In 2011, 90-year-old iconic actor Mickey Rooney testified before the Senate Special Committee on Aging.
“You can’t believe that it’s happening to you,” said the now-deceased star, “you feel overwhelmed.”
Rooney, if you can believe it, was referring to his own stepson, accused of withholding food and medicine and meddling in Rooney’s personal finances. Tragically, the actor died before the judge awarded him $2.8 billion — in his bank account was a mere $18,000.
Most of us won’t ever see wealth as great as a Hollywood star, but many seniors — if they’re careful and wise with their money — have accumulated significant savings. With more money, sadly, comes the risk of financial abuse.
“There’s a plethora of reasons why this devastating crime goes relatively unchecked. The biggest one is that the victim is often impaired by dementia or Alzheimer’s, unable to recall exactly what happened,” said Deborah Louise Robinson, the filmmaker who made the Rooney documentary Last Will and Embezzlement, in interviews.
Current resources exist for patients only after someone’s been defrauded, but little is available to prevent it.
Of all elder abuse cases (physical, emotional, sexual) financial exploitation is actually the most common: 30 percent of all elder abuse cases are estimated to be financial. A 2009 study by the MetLife Mature Market Institute estimates $2.9 billion are exploited from seniors annually, making the prevalence of elder financial exploitation somewhere between 5 and 20 percent. (For comparison, that means a senior’s risk of financial abuse is greater than that of systolic heart failure.)
Unlike physical or sexual abuse, however, financial exploitation can be harder to spot and even define. It includes abuse by caregivers and family members using the older adult’s material for personal gain; trusted financial advisors selling inappropriate products; and stranger scams by mail, email or phone.
“Current resources exist for patients only after someone’s been defrauded,” explains Dr. Robert Roush of the Baylor College of Medicine in Houston, “but little is available to prevent it.”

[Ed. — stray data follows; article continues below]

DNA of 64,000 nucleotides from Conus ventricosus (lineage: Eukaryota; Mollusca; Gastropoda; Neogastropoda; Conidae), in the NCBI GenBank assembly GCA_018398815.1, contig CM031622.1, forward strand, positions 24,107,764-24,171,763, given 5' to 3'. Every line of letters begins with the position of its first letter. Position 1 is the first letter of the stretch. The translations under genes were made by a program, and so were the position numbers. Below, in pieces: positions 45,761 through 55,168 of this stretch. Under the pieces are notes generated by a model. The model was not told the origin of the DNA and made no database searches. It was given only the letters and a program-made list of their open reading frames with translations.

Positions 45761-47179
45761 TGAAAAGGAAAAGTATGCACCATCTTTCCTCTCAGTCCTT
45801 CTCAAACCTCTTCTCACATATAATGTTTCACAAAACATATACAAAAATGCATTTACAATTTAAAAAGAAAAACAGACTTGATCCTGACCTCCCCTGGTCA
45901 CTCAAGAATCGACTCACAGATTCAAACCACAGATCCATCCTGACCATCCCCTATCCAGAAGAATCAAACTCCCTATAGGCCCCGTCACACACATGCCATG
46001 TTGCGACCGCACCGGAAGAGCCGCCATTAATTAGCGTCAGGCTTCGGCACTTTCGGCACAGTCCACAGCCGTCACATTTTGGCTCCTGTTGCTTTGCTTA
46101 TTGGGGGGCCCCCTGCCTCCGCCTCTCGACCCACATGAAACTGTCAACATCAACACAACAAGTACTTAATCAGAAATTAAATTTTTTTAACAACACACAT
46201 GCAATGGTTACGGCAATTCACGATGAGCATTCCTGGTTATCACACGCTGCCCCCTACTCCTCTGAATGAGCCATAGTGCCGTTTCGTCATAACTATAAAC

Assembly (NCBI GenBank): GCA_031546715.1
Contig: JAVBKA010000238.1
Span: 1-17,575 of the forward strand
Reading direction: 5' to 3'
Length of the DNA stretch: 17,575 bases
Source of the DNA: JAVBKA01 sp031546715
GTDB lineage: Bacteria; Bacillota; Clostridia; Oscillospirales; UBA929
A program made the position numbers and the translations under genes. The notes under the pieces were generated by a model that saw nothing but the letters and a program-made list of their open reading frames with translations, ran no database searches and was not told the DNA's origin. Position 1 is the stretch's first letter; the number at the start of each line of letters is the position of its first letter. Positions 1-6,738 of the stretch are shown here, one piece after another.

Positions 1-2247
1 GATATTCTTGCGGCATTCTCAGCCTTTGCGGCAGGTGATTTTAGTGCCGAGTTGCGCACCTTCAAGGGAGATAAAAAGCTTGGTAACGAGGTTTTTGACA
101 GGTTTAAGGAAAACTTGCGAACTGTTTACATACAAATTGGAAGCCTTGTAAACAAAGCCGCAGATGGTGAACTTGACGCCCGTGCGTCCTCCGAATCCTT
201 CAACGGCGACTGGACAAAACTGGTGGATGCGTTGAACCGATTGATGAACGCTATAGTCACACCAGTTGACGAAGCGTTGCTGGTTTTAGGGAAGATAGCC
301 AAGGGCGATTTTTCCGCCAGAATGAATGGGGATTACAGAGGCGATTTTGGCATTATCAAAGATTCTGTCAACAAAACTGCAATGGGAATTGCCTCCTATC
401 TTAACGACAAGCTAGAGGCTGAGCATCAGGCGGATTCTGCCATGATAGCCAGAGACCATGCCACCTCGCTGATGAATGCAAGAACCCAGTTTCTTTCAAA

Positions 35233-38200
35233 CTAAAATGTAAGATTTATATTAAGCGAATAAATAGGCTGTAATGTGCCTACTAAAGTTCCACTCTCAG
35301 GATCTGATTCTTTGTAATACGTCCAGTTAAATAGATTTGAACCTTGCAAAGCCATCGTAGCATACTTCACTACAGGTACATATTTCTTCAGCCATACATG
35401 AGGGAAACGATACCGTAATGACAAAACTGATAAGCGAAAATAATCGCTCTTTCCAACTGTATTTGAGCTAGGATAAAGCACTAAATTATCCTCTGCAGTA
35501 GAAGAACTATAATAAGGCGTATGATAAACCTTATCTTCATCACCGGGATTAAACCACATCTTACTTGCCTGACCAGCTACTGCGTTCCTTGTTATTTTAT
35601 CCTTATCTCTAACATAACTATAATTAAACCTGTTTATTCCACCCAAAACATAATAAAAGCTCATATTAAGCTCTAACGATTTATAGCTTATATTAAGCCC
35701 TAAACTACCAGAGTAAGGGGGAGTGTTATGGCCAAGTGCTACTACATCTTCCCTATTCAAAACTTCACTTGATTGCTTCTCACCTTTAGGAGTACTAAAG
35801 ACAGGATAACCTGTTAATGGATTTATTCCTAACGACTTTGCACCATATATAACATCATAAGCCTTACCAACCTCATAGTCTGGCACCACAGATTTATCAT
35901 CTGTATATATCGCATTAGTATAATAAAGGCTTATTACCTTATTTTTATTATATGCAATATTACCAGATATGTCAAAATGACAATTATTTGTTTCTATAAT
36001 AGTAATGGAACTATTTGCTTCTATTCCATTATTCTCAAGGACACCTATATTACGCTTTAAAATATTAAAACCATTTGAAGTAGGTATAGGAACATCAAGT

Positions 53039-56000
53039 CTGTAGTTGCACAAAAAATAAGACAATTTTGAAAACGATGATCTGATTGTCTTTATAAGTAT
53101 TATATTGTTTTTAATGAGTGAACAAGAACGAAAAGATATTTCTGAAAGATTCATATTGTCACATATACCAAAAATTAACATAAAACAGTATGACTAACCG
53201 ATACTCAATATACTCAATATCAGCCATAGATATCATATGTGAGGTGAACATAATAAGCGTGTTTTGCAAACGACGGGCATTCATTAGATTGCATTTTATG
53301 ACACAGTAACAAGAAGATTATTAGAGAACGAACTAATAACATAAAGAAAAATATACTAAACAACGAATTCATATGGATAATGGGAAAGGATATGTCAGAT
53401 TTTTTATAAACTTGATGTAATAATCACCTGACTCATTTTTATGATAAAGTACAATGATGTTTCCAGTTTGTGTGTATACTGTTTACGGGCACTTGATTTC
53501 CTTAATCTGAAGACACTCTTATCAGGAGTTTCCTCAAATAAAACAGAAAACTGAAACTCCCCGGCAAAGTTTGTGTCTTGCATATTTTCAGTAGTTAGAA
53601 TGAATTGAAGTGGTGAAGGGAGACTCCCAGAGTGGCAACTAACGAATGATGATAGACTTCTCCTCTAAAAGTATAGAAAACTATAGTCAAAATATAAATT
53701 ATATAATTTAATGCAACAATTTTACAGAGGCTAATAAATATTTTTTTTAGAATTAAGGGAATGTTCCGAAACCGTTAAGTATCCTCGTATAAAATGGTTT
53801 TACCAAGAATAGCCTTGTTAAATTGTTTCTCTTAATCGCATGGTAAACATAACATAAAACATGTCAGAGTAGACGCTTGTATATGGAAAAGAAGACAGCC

The Elder Investment Fraud and Financial Exploitation program (EIFFE) hopes to change all that. Dr. Roush’s pilot project began in Texas in 2009. “Our goal was simply to raise your level of awareness,” he said to a group of industry professionals. Funding was provided by the Investor Protection Trust.
The plan was to develop a simple, office-based tool for clinicians that could help detect “red flags” in a patient that might identify a risk for financial exploitation — stopping abuse in early stages or even before it happens at all.
In the “pocket guide”, as it’s called, is a list of both physical and emotional factors. Dementia, stokes, accidents to the orbitofrontal cortex and Alzheimer’s all increase a person’s risk to be a victim of fraud. In fact, mild cognitive impairment makes a person four times more likely to make financial errors than those without the condition. A 2008 study found about 35 percent of seniors in the U.S. have either cognitive impairment or Alzheimer’s.
Also in the pocket guide is a list of the oft-ignored emotional and behavioral risks: social isolation, depression, alcohol and drug abuse. Among many questions in the EIFFE pocket guide, Dr. Roush asks:
- Does the patient show signs of self-neglect?
- Has the patient recently lost a spouse?
- Has anyone asked the patient to change their will?
- Do patients have someone living with them who is financially dependent upon them?
Reception by healthcare workers has generally been good, but there are some issues. “There is the legitimate concern by busy primary care providers that this checklist is yet another addition to the ever increasing number of items one must do in an office visit,” says Dr. Roush. (The checklist, he adds, only takes between 1 and 3 minutes and can be done by anyone in a doctor’s office.)
Then there’s the problem of perceived liability. What happens if physicians missed fraud cases despite the checklist? Would they be held accountable?
Nonetheless, when it comes to elder financial abuse, awareness is the most important thing. EIFFE has been presented many times at the American Society on Aging and the Gerontological Society of America, and is currently active in 27 U.S. states and jurisdictions, with plans to move into Illinois, Washington D.C. and Puerto Rico soon.
Rosemary Counter is a Toronto-based writer.